This post is the fourth in a series which starts HERE.
My mum, daughter and I are slumped on a seat at Tunis airport. We’ve been on a whirlwind three day visit for Rania to meet her deceased father’s family for the first time since she was a baby. It’s been emotional; she is drained and culture shocked. We are all exhausted.
A man approaches her and speaks to her in Arabic, presuming she’s a local. She shrugs; she doesn’t understand. He puts a large case on the bench beside her, speaks to her again, then walks away.
We look at one another; we are in an airport and someone (an Arabic man no less) has abandoned a bag beside us. I suppose if we were at Heathrow we would alert airport security and perhaps have the airport evacuated. But we are in Tunisia. The minute I’d arrived back in the country after an almost sixteen year gap, the chaotic laissez-faire attitude of the Tunisians had come rushing back to me. To survive mentally, you have to relinquish control. It is the only way to cope with the myriad of daily frustrations, tempered only by the happy-go-lucky nature of the people.
My mum and I exchange a look. We should move, but there are no other seats and the prospect of standing for the next two hours is horrific.
‘It’s not ticking is it?’ I joke.
About fifteen minutes later the man returns, thanks Rania for watching his bag, and takes it away.
Rania has become pale and says she feels sick, so we decide to make our way to Departures in the hope of finding a less crowded seating area.
At the security conveyor belt, a female officer shouts at my daughter in Arabic. Rania stares blankly at her. The officer shouts again, and again. She points at the floor and Rania, feeling too ill to speak, just shrugs. The woman looks as though she’s going to slap her. I can’t understand what she’s saying except I hear her repeat the word ‘sabat’ which I remember is Arabic for shoes. I look down; Rania still has her shoes on. ‘But she doesn’t speak Arabic,’ I say to the woman. She looks astonished and disbelieving, and carries on chastising at her.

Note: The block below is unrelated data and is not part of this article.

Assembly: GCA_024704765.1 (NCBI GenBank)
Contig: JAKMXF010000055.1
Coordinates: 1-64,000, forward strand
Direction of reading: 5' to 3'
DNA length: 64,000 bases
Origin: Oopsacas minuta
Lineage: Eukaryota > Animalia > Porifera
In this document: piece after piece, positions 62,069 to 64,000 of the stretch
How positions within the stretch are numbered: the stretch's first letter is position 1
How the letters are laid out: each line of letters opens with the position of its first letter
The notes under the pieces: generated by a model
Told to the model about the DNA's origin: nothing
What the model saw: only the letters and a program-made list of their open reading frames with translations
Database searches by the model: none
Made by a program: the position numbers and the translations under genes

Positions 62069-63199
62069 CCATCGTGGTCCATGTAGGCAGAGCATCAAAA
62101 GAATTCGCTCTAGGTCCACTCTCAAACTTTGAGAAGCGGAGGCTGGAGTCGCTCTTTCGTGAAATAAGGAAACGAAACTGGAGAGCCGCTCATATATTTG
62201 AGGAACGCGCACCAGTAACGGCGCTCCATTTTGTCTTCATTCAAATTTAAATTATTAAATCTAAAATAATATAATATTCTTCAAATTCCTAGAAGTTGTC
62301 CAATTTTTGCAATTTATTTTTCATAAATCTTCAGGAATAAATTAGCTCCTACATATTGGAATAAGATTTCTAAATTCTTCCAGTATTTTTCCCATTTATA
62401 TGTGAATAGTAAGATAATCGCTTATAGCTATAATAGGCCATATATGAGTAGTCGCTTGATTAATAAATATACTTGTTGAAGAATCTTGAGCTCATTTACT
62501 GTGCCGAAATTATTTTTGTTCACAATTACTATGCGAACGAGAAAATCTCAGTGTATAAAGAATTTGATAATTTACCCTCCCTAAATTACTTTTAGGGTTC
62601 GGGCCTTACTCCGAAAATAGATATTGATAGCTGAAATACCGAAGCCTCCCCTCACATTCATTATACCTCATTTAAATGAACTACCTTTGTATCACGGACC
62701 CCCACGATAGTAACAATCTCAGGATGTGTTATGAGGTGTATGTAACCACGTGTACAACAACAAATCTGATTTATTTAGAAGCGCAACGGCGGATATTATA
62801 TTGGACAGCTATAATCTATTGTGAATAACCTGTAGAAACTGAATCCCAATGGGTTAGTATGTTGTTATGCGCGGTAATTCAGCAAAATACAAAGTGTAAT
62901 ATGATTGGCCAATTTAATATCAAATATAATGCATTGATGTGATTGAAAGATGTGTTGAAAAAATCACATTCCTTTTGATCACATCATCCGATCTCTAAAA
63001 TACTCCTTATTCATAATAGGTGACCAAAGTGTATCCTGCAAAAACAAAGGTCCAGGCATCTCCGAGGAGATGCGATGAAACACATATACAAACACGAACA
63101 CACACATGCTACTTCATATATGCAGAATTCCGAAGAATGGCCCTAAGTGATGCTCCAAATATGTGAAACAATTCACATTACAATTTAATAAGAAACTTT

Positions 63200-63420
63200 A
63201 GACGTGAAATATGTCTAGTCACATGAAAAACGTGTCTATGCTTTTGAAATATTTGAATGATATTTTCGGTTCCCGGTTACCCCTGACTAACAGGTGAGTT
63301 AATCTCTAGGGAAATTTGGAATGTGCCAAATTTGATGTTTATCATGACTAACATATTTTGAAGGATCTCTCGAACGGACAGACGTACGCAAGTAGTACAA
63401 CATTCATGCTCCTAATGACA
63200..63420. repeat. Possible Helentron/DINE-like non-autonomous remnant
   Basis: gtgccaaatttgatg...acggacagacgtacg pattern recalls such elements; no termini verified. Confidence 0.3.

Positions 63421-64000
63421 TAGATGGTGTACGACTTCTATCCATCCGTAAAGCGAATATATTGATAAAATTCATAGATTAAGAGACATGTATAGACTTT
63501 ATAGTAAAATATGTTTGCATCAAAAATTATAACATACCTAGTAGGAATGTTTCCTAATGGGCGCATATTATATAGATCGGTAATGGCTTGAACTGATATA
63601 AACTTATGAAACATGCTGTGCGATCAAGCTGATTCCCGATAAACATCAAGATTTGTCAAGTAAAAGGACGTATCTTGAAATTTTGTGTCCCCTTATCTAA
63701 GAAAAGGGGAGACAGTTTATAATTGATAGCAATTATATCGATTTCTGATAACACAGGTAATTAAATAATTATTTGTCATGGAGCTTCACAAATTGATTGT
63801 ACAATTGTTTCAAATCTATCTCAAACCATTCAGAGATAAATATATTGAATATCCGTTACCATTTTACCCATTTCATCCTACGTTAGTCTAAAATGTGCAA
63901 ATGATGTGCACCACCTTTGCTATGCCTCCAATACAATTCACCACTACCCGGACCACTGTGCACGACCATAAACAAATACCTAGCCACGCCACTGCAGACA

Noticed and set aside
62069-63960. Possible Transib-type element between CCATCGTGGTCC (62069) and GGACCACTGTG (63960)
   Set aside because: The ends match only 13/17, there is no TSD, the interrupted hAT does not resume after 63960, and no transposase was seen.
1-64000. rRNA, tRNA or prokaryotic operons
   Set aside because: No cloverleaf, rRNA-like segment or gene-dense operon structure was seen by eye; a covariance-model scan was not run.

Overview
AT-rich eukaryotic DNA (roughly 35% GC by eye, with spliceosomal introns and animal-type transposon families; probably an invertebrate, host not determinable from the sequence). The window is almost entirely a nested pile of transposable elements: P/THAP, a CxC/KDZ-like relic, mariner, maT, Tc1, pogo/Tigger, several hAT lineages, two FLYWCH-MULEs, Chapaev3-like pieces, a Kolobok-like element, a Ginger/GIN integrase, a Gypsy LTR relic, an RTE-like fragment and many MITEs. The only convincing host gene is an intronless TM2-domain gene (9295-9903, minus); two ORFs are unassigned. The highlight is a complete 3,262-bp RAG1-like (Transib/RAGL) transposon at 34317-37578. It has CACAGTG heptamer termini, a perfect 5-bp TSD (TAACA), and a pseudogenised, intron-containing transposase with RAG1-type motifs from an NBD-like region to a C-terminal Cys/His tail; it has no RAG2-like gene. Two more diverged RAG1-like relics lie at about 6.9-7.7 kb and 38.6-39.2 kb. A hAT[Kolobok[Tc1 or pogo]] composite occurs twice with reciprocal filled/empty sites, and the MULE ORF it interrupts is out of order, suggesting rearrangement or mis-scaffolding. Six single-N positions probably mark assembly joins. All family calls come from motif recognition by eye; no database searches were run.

Both the man with the bag and the security officer recognised Rania’s Tunisian heritage and presumed she was local. People do this all the time; they see other human beings and make immediate assumptions about them based on what they look like. It happened to Rania in Tunisia because people thought she was one of them, when she wasn’t. And the opposite has happened to her in Scotland when people have recognised her as not one of them. I don’t mean they were unpleasant or racist, just interested. She has been asked where she gets her beautiful olive completion from, or her name, or whether she believes in Allah. I’ve read that mixed-race children can sometimes lack a sense of belonging – not being fully part of any one racial group. It can make them unique and interesting – but for younger teenagers, not fitting in can be hard.
I was last at Tunis airport with Rania when she was a six month old baby – and that time I’d been terrified I wasn’t going to be allowed to leave with her.
Next: Not without my daughter
If you would like to try my novel, set in the same area of Tunisia, Daughter, Disappeared is REDUCED to 99p on Kindle from 17 to 24 July 2018: http://amzn.to/2eCnZRf.
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There’s also my facebook page: Fiona MacBain – Writer – thank you!